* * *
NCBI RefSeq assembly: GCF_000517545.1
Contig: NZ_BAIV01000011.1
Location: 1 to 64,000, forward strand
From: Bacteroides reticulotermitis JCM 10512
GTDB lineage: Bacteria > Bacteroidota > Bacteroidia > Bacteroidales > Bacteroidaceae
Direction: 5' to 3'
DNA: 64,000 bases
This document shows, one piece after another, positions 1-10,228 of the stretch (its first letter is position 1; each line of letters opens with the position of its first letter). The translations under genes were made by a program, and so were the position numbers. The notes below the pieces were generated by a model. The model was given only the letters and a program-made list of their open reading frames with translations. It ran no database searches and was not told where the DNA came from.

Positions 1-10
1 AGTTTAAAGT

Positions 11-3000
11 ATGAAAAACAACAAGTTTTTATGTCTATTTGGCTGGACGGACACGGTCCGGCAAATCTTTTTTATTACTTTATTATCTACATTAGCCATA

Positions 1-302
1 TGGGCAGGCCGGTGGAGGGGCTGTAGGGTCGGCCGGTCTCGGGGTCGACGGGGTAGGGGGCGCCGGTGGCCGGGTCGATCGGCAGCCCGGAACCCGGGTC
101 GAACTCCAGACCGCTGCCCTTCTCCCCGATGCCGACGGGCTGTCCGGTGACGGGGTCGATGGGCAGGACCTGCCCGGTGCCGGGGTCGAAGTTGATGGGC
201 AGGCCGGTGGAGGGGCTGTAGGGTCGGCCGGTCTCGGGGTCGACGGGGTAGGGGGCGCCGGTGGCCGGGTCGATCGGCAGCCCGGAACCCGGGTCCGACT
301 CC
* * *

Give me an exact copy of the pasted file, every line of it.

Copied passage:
NCBI RefSeq assembly: GCF_000517545.1
Contig: NZ_BAIV01000011.1
Location: 1 to 64,000, forward strand
From: Bacteroides reticulotermitis JCM 10512
GTDB lineage: Bacteria > Bacteroidota > Bacteroidia > Bacteroidales > Bacteroidaceae
Direction: 5' to 3'
DNA: 64,000 bases
This document shows, one piece after another, positions 1-10,228 of the stretch (its first letter is position 1; each line of letters opens with the position of its first letter). The translations under genes were made by a program, and so were the position numbers. The notes below the pieces were generated by a model. The model was given only the letters and a program-made list of their open reading frames with translations. It ran no database searches and was not told where the DNA came from.

Positions 1-10
1 AGTTTAAAGT

Positions 11-3000
11 ATGAAAAACAACAAGTTTTTATGTCTATTTGGCTGGACGGACACGGTCCGGCAAATCTTTTTTATTACTTTATTATCTACATTAGCCATA

Positions 1-302
1 TGGGCAGGCCGGTGGAGGGGCTGTAGGGTCGGCCGGTCTCGGGGTCGACGGGGTAGGGGGCGCCGGTGGCCGGGTCGATCGGCAGCCCGGAACCCGGGTC
101 GAACTCCAGACCGCTGCCCTTCTCCCCGATGCCGACGGGCTGTCCGGTGACGGGGTCGATGGGCAGGACCTGCCCGGTGCCGGGGTCGAAGTTGATGGGC
201 AGGCCGGTGGAGGGGCTGTAGGGTCGGCCGGTCTCGGGGTCGACGGGGTAGGGGGCGCCGGTGGCCGGGTCGATCGGCAGCCCGGAACCCGGGTCCGACT
301 CC